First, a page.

” the Alamodome sold out within an astounding six minutes of going on sale. The Country Music Hall of Fame member is the highest ranked country act on Pollstar’s 2013 Worldwide Tickets Chart. Dates fo

George Strait’s Love Is Everything debuted at No. 1 on the Billboard Country Albums Chart and No. 2 on the Billboard Top 200.

NASHVILLE, Tenn. — (Wednesday, May 22, 2013) – Love Is Everything, the new album from MCA Nashville recording artist George Strait, debuted at No. 1 on the Billboard Top Country Albums Chart this week, selling 119,843 units in its first week. That also earned Strait the No. 2 position on the Billboard Top 200. The album contains the hit single “Give It All We Got Tonight,” which Mediabase named as the most played song on country radio this week, earning Strait an unprecedented 60th No. 1 song. Love Is Everythingis Strait’s 40th studio album.

“This has been a fantastic birthday week,” said Strait, who turned 61 last Saturday (May 18). “I’m thankful that my fans are excited about the new album and enjoying the music.” 
Love Is Everything, which Strait co-produced with longtime collaborator Tony Brown, continues to receive great reviews, including:
 “His voice is in superb form and … the album sparkles. Among the highlights is ‘That’s What Breaking Hearts Do,’…. conjuring sensibility similar to Bruce Springsteen’s ‘All That Heaven Will Allow.’ ‘Blue Melodies’ is a reminder of how effectively a heart can be broken by a voice, an acoustic guitar, and lyrics that succinctly summarize when a sentiment is ‘too sad to sing.’”  – Boston Globe
“Since he began churning out country hits in 1981…Strait has cultivated a kind of stoic dependability unmatched among his peers. On Love Is Everything, his stirring new album…. [Strait’s] vocals feel newly vulnerable, particularly in ballads like ‘Blue Melodies’… and the gorgeous ‘I Just Can’t Go On Dying Like This,’ which Strait wrote back in the mid ’70s….He’s putting more of himself in the music, too….There’s the unusually vivid language in ‘That’s What Breaking Hearts Do,’ which Strait co-wrote with his son Bubba…. But neither of those cuts prepares you for ‘I Believe,’ another song by George and Bubba Strait (with Dean Dillon) that appears to be about the shooting last year at Sandy Hook Elementary School. ‘The night’s as clear as a big desert sky / But it’s hard to see stars with these tears in my eyes,” Strait sings over delicate acoustic fingerpicking, “Yeah, it’s hard not to cry / There’s 26 reasons why.’ ‘I Believe’ goes on to ponder ‘broken hearts that’ll never beat the same’ and ‘shattered lives still reeling from the pain,’ yet insists in a chorus swollen with strings that ‘there’s someone who’s looking after me.’ Carefully rendered and unabashed in its optimism, it’s as personal as anything Strait has ever recorded. And it’s completely devastating.  Three stars.” – Los Angeles Times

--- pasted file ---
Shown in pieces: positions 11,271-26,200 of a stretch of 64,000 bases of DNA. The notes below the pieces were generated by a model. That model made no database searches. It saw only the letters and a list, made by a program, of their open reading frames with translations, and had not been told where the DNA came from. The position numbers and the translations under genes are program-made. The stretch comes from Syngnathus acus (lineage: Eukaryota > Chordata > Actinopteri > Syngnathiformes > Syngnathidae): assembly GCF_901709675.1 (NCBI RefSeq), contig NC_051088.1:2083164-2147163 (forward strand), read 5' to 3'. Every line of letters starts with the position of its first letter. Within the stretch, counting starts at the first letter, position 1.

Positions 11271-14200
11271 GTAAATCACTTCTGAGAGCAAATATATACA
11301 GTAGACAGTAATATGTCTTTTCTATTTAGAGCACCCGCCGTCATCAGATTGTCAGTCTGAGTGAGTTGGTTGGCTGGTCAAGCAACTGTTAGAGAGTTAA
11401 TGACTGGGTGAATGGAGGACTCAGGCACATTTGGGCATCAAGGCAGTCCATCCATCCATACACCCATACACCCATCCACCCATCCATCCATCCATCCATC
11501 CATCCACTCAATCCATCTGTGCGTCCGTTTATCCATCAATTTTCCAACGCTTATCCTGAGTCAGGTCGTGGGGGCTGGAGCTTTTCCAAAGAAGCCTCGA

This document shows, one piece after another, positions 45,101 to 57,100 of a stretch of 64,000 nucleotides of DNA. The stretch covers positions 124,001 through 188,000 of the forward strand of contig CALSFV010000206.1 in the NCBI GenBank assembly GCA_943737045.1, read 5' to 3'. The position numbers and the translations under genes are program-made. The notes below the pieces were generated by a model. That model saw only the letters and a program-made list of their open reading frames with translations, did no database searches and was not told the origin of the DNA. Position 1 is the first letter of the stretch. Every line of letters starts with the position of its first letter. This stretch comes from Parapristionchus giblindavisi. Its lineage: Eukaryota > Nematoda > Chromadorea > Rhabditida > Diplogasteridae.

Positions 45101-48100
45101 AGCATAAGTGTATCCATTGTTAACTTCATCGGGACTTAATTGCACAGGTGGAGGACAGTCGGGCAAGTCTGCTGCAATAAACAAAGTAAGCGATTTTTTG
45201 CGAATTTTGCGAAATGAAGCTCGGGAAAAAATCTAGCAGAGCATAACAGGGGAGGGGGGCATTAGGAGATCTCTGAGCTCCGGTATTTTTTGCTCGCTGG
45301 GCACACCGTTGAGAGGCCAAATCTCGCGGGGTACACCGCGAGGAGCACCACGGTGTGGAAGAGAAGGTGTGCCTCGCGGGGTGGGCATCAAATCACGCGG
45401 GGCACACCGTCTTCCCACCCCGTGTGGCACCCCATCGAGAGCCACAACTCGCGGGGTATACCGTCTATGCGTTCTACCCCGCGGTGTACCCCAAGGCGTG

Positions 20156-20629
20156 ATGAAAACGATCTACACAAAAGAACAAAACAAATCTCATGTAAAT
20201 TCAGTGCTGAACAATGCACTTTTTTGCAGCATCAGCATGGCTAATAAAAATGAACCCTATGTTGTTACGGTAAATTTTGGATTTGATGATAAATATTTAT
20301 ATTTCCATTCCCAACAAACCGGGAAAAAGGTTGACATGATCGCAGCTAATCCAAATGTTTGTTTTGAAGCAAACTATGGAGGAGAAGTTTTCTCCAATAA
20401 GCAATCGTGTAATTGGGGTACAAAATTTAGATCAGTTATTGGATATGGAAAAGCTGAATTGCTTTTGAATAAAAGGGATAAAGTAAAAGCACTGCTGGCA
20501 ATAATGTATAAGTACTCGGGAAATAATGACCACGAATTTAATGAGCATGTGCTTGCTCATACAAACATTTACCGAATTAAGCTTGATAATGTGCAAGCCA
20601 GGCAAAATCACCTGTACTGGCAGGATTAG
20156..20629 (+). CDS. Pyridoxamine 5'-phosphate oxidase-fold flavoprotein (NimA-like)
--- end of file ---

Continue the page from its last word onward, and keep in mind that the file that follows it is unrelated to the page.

George Strait – Photo Credit_by Art Streiber

Strait kicked off 2013 in high gear for the first leg of his The Cowboy Rides Away Tour. Only the June 1 show in San Antonio’s Alamodome remains in the sold out tour. Known as the “house they built for George,” the Alamodome sold out within an astounding six minutes of going on sale. The Country Music Hall of Fame member is the highest ranked country act on Pollstar’s 2013 Worldwide Tickets Chart. Dates for the second leg of his tour, taking place in 2014, will be announced later this year.
For more information on Strait, Love Is Everything, The Cowboy Rides Away Tour and more, visit www.GeorgeStrait.com.

Stonewall Jackson recorded live at The Grand Ole Opry

Music Charts Magazine Celebrity Interview with Grand Ole Opry Star Stonewall Jackson ( by Big Al Weekley )

Stonewall Jackson (born November 6, 1932) is an American country singer and musician who achieved his greatest fame during country’s “golden” honky tonk era in the 1950s and early 1960s.

Stonewall is not a nickname; he was named after (and claimed to be a descendant of) the Confederate Gen. Thomas “Stonewall” Jackson. His father died when he was two and his mother moved the family to South Georgia. Jackson grew up there working on his uncle’s farm. Jackson enlisted in the Navy in 1950 and was discharged in 1954. He moved to Nashville, Tennessee in 1956.

Jackson became the first artist to join the Grand Ole Opry before obtaining a recording contract. He toured with Ernest Tubb, who became his mentor. Jackson signed to Columbia Records and debuted in 1958 with “Don’t Be Angry”. The song did not score in the country music top 40, but it got him recognition.

His breakthrough came in the country Top 40 in late 1958, with a song written by a young George Jones, “Life to Go”. It peaked at No. 2 in early 1959 and his follow-up record, “Waterloo”, was No. 1

Stonewall Jackson in the late 1950’s

for five weeks and crossed over into the Top 40 of the Billboard Hot 100 chart, where it reached No. 4. The track also reached No. 24 in the UK Singles Chart in July 1959.  It sold over one million copies, and was awarded a gold disc.

From 1958 to 1971, Jackson had 35 Top 40 country hits. Along with Ray Price, Jackson is considered a cornerstone, after Hank Williams and Lefty Frizzell, of the hard-driving honky tonk sound in the late 1950s and early 1960s.

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Click the play button below to listen to the Celebrity Interview with Stonewall Jackson